When Alfred Charles Kinsey was hired as an assistant professor of zoology at Indiana University in 1920, he began a two-decade study of the gall wasp, collecting over 1 million samples. He loved the gall wasp, he said, because each one was totally different from the others.
It’s by chance that Ray appears mere months after the death of its hero, Ray Charles, but it offers a needed lift for many of us laid low by the passing of the rhythm-and-blues genius. Director Taylor Hackford has made a bristling, dynamic mélange of entertainment whipped up around the inspired music and gargantuan persona of its subject.
In Friday Night Lights, which features a legendary high school football program in West Texas, Coach Gary Gaines explains to his team the situation: “Gentlemen, the hopes and dreams of an entire town are riding on your shoulders. You may never matter more than you do right now. It’s time.”
Scottish writer James Matthew Barrie (1860-1937) was a great success during his lifetime, with 40 plays, six novels and numerous works of nonfiction to his name. But he is remembered today for one play only: Peter Pan, or the Boy Who Wouldn’t Grow Up, first performed 100 years ago this December.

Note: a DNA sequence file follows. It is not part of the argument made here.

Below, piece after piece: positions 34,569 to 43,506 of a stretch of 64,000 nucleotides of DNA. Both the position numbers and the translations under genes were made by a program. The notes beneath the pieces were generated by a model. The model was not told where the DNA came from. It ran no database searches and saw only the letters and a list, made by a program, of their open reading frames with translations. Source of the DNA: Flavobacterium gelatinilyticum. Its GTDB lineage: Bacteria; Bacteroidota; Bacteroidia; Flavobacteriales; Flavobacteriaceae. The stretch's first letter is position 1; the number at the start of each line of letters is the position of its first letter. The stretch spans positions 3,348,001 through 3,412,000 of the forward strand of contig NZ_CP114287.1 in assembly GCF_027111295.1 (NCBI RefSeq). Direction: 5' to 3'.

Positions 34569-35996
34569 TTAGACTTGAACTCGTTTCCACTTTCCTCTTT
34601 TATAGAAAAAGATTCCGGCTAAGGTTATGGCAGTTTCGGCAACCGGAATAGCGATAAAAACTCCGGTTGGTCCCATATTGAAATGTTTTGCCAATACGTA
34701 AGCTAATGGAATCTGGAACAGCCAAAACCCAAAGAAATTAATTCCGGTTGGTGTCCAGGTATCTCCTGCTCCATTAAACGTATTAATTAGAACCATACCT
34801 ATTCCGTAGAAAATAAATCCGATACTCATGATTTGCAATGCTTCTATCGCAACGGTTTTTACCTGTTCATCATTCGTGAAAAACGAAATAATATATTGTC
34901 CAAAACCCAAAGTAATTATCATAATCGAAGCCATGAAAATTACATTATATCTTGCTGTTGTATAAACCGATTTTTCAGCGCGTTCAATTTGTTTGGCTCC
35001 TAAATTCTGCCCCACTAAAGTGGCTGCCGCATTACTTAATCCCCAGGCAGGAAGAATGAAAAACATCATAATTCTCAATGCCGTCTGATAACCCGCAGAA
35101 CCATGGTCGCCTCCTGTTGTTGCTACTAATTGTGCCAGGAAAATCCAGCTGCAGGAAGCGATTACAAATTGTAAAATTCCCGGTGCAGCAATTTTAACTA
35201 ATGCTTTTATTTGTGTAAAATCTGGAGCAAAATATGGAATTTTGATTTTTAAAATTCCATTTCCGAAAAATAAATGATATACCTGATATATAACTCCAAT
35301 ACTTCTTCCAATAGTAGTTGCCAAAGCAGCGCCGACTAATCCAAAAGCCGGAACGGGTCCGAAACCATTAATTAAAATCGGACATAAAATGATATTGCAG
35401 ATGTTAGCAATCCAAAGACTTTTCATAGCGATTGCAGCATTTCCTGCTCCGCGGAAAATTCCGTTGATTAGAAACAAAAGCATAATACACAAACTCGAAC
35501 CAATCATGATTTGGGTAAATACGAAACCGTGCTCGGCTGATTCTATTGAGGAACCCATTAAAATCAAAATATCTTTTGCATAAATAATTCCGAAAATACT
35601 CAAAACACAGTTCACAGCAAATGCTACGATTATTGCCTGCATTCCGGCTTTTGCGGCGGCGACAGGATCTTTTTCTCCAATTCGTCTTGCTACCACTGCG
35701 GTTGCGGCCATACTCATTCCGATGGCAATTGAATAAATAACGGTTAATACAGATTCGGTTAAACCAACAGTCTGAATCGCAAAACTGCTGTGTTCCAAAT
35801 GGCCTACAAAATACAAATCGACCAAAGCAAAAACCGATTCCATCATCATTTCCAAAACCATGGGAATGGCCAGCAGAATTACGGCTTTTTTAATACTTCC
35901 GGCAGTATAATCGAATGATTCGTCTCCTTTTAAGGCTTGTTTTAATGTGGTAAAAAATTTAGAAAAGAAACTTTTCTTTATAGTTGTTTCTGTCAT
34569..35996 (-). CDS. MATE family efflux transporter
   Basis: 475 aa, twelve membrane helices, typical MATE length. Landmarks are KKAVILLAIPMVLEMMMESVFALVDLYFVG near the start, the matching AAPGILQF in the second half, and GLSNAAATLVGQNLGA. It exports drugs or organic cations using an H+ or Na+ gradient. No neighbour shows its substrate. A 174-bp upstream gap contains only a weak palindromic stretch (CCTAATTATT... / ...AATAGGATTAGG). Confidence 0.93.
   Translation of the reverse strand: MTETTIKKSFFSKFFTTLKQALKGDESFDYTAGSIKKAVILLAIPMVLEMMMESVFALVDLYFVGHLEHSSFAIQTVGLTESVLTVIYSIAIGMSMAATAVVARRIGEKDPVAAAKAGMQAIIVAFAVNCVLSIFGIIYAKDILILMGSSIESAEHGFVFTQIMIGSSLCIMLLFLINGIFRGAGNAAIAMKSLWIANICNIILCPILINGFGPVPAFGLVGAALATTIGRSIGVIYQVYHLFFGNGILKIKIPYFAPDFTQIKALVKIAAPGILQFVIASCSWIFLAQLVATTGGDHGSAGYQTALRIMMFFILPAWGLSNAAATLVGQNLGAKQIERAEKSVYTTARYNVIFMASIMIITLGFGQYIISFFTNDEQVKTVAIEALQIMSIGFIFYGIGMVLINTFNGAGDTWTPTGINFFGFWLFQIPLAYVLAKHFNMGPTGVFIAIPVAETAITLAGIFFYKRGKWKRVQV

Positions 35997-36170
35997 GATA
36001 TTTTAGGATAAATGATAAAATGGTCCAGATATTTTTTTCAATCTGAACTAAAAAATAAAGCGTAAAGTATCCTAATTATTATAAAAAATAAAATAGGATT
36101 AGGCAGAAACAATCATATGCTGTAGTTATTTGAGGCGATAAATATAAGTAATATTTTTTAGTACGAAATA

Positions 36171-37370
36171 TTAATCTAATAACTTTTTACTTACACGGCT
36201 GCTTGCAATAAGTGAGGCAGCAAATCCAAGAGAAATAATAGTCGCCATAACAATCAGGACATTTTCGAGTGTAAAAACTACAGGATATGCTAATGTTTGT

The diaries of World War I poet Siegfried Sassoon have been digitized and made available to the public by the University of Cambridge. Sassoon, a British soldier, was quickly disillusioned by the war and became an outspoken war critic. His diaries feature poetry, prose, and drawings and include his 1917 antiwar “Soldier’s Declaration,” which got him committed to a hospital for the duration of the war. He described the first day of the Battle of Somme as a “sunlit picture of hell” (BBC, July 31).